After a meal like that, an evening meander through the streets is in order. Don’t forget the fourteen churches scattered throughout the city. Each is beautifully unique and worth searching out. Well, if you like old stuff like me. Find a good spot and watch the sun set over the water.

The ruins of one of Nesebar’s many churches.

And it wouldn’t be complete without dessert.

If you have a sweet tooth, then I have the ultimate tip for you. Beneath the museum of Nesebar rests a brightly coloured café blasting some classic 80’s tunes. The menu boasts dozens of ice cream sundaes and shakes, even some of the alcoholic variety. This, my friends, is one of those glorious moments where there are no wrong choices. One sundae, and what seems like half a box of biscuits later, you will think you are about to explode.

Ice cream.jpg
Sorry for the slightly blurry photo. I was a little distracted by the sheer number of cookies in my sundae.

I know you are full, but we aren’t done yet. It isn’t a full day in Nesebar until you head to the Eco-cocktail bar. What on earth is an ‘eco-cocktail bar’, you ask? This is a Nesebar landmark fondly known as ‘the cave bar’. Yes, it is a bar designed to look and feel like a cave. While that may be a health and safety nightmare, it provides quite the atmosphere for an evening chat. Not to mention their drinks bear glorious names like ‘Heavenly Azure’ or ‘Mansoon’ (intentional spelling or happy accident, we may never know).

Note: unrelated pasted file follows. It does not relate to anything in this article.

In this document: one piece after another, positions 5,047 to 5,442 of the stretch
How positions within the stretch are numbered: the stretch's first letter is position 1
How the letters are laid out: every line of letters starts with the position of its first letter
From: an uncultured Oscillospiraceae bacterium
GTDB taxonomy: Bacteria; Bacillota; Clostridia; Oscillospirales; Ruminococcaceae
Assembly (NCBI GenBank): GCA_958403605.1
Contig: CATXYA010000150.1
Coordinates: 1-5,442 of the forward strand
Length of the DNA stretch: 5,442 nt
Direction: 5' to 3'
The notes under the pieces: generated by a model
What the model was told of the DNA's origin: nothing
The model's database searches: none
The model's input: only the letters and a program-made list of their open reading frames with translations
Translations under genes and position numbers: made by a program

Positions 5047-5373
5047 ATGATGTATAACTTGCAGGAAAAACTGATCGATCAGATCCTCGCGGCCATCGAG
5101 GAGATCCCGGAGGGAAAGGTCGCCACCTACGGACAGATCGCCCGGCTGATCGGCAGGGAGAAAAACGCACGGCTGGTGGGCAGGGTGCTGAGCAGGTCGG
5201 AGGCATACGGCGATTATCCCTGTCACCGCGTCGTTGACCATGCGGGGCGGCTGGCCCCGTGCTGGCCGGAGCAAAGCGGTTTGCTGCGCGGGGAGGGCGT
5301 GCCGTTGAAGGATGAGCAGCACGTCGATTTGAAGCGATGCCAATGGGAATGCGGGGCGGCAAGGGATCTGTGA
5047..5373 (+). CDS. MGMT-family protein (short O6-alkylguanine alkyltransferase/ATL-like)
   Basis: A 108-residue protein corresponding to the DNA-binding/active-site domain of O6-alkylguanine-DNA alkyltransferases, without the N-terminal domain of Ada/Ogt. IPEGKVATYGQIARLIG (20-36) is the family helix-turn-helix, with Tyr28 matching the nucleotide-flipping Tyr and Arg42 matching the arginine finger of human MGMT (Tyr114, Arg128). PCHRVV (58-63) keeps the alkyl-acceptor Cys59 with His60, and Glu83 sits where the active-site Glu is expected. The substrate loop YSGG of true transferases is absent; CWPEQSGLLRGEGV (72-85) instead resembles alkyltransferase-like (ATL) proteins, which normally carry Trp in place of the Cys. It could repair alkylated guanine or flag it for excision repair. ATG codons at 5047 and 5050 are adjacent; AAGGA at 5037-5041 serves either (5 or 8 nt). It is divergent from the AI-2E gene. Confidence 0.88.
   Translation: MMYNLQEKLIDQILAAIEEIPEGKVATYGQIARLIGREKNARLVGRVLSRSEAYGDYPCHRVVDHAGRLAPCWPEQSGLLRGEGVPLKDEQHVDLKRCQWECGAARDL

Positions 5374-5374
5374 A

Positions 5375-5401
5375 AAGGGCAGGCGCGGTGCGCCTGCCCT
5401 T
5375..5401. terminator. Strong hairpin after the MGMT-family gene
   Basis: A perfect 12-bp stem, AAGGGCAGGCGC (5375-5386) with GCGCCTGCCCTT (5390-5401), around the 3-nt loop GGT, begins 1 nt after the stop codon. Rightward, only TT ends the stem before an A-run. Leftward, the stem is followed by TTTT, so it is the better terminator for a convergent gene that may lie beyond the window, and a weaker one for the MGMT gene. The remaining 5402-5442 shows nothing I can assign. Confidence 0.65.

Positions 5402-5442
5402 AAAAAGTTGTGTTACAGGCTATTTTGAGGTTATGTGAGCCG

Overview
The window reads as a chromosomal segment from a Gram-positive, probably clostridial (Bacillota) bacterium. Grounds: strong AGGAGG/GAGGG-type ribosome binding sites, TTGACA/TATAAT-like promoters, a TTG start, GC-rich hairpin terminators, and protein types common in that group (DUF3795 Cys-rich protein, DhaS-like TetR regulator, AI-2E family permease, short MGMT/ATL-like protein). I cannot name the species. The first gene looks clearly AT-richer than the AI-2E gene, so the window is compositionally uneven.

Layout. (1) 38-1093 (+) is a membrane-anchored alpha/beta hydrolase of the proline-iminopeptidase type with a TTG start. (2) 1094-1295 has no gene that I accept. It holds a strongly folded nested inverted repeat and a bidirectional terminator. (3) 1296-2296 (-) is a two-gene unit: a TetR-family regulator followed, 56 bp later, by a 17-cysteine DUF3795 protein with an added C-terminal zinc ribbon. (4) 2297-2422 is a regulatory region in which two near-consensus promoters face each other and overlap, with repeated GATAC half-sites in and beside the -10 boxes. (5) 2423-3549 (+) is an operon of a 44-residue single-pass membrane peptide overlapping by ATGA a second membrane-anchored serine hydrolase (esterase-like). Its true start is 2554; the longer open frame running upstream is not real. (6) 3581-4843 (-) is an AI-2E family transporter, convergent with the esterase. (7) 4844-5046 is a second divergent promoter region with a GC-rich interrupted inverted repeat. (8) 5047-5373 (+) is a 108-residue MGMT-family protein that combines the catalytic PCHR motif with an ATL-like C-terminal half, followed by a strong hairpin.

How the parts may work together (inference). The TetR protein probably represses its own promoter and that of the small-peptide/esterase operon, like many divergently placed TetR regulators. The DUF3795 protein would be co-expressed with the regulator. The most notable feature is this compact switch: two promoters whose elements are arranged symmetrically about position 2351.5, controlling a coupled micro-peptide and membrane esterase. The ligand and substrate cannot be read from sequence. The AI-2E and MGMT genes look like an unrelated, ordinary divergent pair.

Then, and only then, may you say your Nesebar experience is complete. Head on home, and get a good night’s rest. You earned it.

Have any of you tried these foods before? Are there any other Bulgarian dishes that I missed out on? Let me know below!